What Do Social Scientists Know About the Benefits of Marriage? A Review of Quantitative Methodologies
AbstractThis study critically reviews quantitative methods that have been employed and evidence that has been gathered to assess the benefits of marriage and consequences of other family structures. The study begins by describing theoretical models of the determinants of different well-being outcomes and the role of family structure in producing those outcomes. It also discusses models of the determinants of marriage. The study then overviews specific statistical techniques that have been applied in empirical analyses of the effects of marriage, including standard regression, instrumental variables, selection and switching models, matching, non-parametric bounds, fixed effects, and latent factor (correlated random effects) methods. The study then reviews selected studies that have been completed in three domains of well-being outcomes: children's well-being, adults' earnings, and adults' physical health.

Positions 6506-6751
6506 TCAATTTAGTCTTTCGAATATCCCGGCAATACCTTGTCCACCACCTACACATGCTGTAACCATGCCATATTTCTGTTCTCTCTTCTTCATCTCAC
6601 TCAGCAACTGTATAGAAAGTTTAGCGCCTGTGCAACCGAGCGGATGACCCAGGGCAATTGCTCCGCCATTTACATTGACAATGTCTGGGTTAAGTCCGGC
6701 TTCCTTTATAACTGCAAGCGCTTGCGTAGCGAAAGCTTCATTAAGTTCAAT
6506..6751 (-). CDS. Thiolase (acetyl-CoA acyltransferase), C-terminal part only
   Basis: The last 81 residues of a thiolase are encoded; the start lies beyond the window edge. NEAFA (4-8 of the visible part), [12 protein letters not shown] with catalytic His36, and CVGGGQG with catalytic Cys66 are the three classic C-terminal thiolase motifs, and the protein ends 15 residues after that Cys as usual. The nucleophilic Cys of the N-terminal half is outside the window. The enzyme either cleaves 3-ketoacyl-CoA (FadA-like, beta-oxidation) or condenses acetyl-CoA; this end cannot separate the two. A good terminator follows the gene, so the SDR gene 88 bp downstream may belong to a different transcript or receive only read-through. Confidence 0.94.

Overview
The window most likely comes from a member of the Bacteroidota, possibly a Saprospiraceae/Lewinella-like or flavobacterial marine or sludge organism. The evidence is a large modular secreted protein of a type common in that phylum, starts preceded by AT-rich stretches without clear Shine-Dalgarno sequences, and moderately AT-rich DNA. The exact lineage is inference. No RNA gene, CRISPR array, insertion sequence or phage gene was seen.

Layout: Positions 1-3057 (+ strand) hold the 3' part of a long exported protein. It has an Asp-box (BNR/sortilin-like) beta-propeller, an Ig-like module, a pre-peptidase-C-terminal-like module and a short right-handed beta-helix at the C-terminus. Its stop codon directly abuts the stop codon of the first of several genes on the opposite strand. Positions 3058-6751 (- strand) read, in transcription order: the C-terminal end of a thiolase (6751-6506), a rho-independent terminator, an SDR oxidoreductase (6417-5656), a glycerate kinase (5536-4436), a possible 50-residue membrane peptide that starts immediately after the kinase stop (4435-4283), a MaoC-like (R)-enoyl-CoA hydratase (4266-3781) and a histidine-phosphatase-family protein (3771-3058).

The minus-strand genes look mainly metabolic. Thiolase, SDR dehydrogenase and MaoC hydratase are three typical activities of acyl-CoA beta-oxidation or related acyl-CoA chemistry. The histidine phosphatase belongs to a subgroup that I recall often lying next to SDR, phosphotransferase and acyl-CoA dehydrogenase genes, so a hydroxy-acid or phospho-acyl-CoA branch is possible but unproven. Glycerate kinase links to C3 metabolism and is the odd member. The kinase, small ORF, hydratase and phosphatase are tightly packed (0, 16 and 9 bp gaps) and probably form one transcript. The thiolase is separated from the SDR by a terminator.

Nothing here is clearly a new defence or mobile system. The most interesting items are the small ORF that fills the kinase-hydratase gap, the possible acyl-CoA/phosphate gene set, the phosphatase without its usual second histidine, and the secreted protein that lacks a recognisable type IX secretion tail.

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Bibliographic InfoPaper provided by Institute for the Study of Labor (IZA) in its series IZA Discussion Papers with number 998.
Length: 90 pages
Date of creation: Jan 2004
Date of revision:
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Postal: IZA, Margard Ody, P.O. Box 7240, D-53072 Bonn, Germany
Find related papers by JEL classification:
- J1 - Labor and Demographic Economics - - Demographic Economics
This paper has been announced in the following NEP Reports:
- NEP-ALL-2004-02-23 (All new papers)
- NEP-HIS-2004-02-23 (Business, Economic & Financial History)
- NEP-LAB-2004-02-23 (Labour Economics)
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